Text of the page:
Jeimer Candelario is starting to hit. Jonathan Schoop is not.
Miguel Cabrera is hitting — some — but without power. Akil Baddoo still has power but isn’t hitting.
Spencer Torkelson had the potential to hit but it’s still just potential. Javier Baez has shown he can hit — and has hit in moments — but isn’t hitting to his potential, either.
Up and down the Detroit Tigers’ lineup the story is the same: One struggling batter after another. Save for Austin Meadows and Harold Castro and, lately, Candelario, who hit a two-out, two-run homer in the top of the ninth in Houston on Thursday night to tie the game.
Which means the Tigers hadn’t scored a run until his at-bat, which shouldn’t be surprising, because, again, the Tigers haven’t been hitting. The Astros won the game in the bottom of the inning, 3-2. Houston then won the next night’s game by an identical score. On Saturday afternoon? Another 3-2 score in favor of the Astros.
Saturday was the fifth time this season the Tigers have lost after giving up three runs or less. It’s a statistic both maddening and impressive — maddening because, well, the Tigers aren’t hitting and impressive because the Tigers are pitching.
Especially their relievers, who rank among the best in the major leagues. (Never mind the mini-implosion by Michael Fulmer, who hadn’t allowed a run since September before Saturday.)
Even the starters are (mostly) holding up their end, despite missing two pitchers who began the season in the rotation.
In fact, when Casey Mize and Matt Manning went down with injuries last month, it was easy to imagine the patchwork rotation leading to lots of losing. It hasn’t though, outside of the occasional bad outing.
All of this is stating the obvious, I suppose, and if the Tigers hadn’t left spring training carrying real expectations for the first time in half a decade, I wouldn’t be stating this at all.
But they did. And here we are, watching a team flail once again.
What’s harder now is that the expectation didn’t just come from the media or from you; it came from the Tigers themselves.
Here’s what general manager Al Avila said after he traded for Meadows a few days before the season began:
“It’s a lot different than what we were doing a few years ago, that’s for sure.”
Meaning the Tigers weren’t chasing All-Star-caliber free agents as spring training wrapped up. Also, meaning the Tigers weren’t spending much at all.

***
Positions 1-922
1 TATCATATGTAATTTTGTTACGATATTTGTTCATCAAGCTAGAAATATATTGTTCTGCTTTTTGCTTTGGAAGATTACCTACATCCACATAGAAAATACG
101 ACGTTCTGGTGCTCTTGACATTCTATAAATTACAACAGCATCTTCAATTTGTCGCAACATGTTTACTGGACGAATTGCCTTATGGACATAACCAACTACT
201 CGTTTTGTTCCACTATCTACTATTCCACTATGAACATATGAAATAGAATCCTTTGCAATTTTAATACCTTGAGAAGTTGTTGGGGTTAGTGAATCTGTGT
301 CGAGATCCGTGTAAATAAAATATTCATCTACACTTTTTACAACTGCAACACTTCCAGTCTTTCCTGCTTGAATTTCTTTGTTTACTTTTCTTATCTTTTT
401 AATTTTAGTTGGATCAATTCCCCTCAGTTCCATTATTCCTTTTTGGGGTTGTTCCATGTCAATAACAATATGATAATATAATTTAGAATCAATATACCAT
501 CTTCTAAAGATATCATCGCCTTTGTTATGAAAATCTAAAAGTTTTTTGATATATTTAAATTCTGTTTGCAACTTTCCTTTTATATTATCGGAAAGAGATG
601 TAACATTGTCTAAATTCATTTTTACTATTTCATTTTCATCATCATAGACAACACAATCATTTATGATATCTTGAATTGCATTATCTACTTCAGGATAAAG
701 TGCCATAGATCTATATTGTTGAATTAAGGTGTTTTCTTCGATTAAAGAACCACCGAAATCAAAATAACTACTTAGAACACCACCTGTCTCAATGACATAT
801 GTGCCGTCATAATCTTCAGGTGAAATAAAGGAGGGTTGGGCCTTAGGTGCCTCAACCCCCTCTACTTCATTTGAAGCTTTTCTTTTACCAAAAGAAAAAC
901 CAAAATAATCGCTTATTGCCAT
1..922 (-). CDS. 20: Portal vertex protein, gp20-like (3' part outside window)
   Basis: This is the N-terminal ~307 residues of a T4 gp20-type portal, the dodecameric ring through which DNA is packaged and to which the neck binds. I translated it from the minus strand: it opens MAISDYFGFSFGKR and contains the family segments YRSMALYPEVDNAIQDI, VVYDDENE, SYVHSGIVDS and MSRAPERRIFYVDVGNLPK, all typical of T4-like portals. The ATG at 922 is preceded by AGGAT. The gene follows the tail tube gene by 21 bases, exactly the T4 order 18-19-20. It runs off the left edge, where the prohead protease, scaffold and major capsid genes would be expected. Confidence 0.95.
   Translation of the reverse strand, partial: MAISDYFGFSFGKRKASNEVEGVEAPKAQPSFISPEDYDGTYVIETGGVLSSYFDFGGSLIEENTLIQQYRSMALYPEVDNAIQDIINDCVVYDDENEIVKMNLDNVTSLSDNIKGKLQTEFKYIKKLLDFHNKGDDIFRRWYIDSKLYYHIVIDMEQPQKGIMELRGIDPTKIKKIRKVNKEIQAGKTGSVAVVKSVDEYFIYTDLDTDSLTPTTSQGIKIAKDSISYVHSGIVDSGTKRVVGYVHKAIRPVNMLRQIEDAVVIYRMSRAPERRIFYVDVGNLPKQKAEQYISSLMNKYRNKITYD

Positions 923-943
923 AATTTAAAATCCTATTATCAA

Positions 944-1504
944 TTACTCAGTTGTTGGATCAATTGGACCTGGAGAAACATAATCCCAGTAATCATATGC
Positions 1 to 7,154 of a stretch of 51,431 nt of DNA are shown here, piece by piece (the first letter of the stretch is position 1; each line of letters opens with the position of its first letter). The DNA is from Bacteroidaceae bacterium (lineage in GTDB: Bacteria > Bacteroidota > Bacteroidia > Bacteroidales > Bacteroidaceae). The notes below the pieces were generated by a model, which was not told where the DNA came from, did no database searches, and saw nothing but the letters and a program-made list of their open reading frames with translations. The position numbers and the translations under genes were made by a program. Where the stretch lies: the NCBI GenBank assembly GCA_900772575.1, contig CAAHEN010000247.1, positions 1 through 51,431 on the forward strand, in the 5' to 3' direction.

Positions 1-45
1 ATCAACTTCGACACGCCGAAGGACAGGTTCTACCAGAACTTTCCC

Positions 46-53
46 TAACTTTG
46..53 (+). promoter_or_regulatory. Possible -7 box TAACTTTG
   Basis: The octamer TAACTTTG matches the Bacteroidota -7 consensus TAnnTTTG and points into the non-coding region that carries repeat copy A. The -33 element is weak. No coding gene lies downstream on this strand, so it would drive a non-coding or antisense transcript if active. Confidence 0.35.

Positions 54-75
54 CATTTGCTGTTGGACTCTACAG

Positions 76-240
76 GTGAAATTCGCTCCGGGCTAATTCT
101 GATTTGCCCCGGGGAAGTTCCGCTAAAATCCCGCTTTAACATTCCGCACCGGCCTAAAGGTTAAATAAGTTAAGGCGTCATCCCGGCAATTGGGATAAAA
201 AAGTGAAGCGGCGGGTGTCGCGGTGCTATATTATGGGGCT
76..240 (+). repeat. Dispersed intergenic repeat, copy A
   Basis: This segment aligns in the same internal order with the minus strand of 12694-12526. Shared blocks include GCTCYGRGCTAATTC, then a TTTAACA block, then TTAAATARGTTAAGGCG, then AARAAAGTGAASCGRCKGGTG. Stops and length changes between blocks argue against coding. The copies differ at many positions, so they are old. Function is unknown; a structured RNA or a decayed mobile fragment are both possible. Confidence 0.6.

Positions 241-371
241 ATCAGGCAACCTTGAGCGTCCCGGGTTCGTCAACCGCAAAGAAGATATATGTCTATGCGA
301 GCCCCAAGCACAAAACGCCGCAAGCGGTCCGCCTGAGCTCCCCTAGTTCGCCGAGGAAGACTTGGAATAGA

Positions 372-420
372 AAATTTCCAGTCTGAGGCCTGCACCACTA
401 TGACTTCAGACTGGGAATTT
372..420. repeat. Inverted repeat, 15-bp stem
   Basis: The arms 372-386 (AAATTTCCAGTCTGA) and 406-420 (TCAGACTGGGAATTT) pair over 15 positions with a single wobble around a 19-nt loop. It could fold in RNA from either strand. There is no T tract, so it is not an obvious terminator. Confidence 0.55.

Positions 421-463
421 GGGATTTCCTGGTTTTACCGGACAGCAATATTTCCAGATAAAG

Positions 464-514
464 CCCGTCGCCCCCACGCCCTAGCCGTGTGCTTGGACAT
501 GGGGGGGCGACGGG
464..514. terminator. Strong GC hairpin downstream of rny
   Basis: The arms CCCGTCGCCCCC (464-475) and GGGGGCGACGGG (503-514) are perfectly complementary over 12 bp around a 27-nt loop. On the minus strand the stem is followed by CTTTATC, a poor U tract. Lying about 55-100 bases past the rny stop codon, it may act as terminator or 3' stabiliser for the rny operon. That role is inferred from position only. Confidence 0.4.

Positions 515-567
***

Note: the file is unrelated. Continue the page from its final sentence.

The Tigers began spring training with hope and expectations. Trading for Meadows doubled down on that. Avila said as much when asked why the team made the move.
“Obviously, counting on winning some games and getting to the playoffs,” he said.
Meadows has been the team’s best hitter. Don’t blame him for the 8-18 start after Saturday. Don’t give up hope just yet, either.
By my math, 8-18 adds up to 26 games, which is roughly one-sixth of the season. If the Detroit Lions started 1-2 — through about one-sixth of the NFL season — would you give up on their playoff hopes, too?
Sorry, don’t answer that. They’re the Lions; of course you would. But if, say, the Tampa Bay Buccaneers or Green Bay Packers or San Francisco 49ers opened their season 1-2, would you think they were finished?
No, you wouldn’t.
Even at 10 games under .500, the Tigers can reach a playoff-worthy 90 wins with an 82-54 finish, which is a .603 winning percentage — or about what the AL Central-leading Twins (17-11, .607) have opened the season with.
In other words, math — and time — is still on the Tigers’ side. Perspective? Not so much.
Preseason hype will do this. The general manager talking about playoffs will do this. Knowing the franchise has one of the best managers in baseball will do this. Though not even A.J. Hinch can fix a lineup stuffed with hesitant and/or overly aggressive bats.
“We tried to tell them not to try to make everything up in one swing,” Hinch said after Friday’s loss. “It’s pretty natural when you’re playing just well enough to lose and not hitting just enough not to win, guys want to do too much … Everybody wants to be a hero. Everybody wants to do more. The work is being put in. The results aren’t on the field.”
No, they are not. Funny how much more that is deflating this year. Hope is cruel that way.
It’s also all you’ve got for the moment:
Hope that Mize returns and finds last year’s late-season form. Hope Manning returns and builds on the lights-out outing he had against the Boston Red Sox in mid-April. Hope Torkelson begins to adjust to the off-speed nastiness at the big-league level. Hope Schoop finds his level, just as Candelerio is finding his.
Hope Baddoo recaptures his magic and Riley Greene gets the chance to unveil some of his own. (It’s in him.) Hope that the Tigers can win more than one in a row and take advantage of a schedule that is about to soften.
At least for a little bit.
Hello, Oakland Athletics and Baltimore Orioles. Goodbye Astros and L.A. Dodgers.
Yes, the Tampa Bay Rays await after Baltimore. So do the Twins and the Cleveland Guardians, who the Tigers have already demonstrated they can compete against.
They’ll just have to slow down, as their manager said. Do that and some of these one- and two-run losses will start becoming wins. And the summer — yes, it’s close — won’t seem so bleak.
It had been a while since anyone bundled “playoffs” and one of Detroit’s big four pro teams into the same sentence. So don’t be so hard on yourself for forgetting how thrilling expectations can be. And how disappointing it is when they aren’t met.
Contact Shawn Windsor: 313-222-6487 or email@example.com. Follow him on Twitter @shawnwindsor.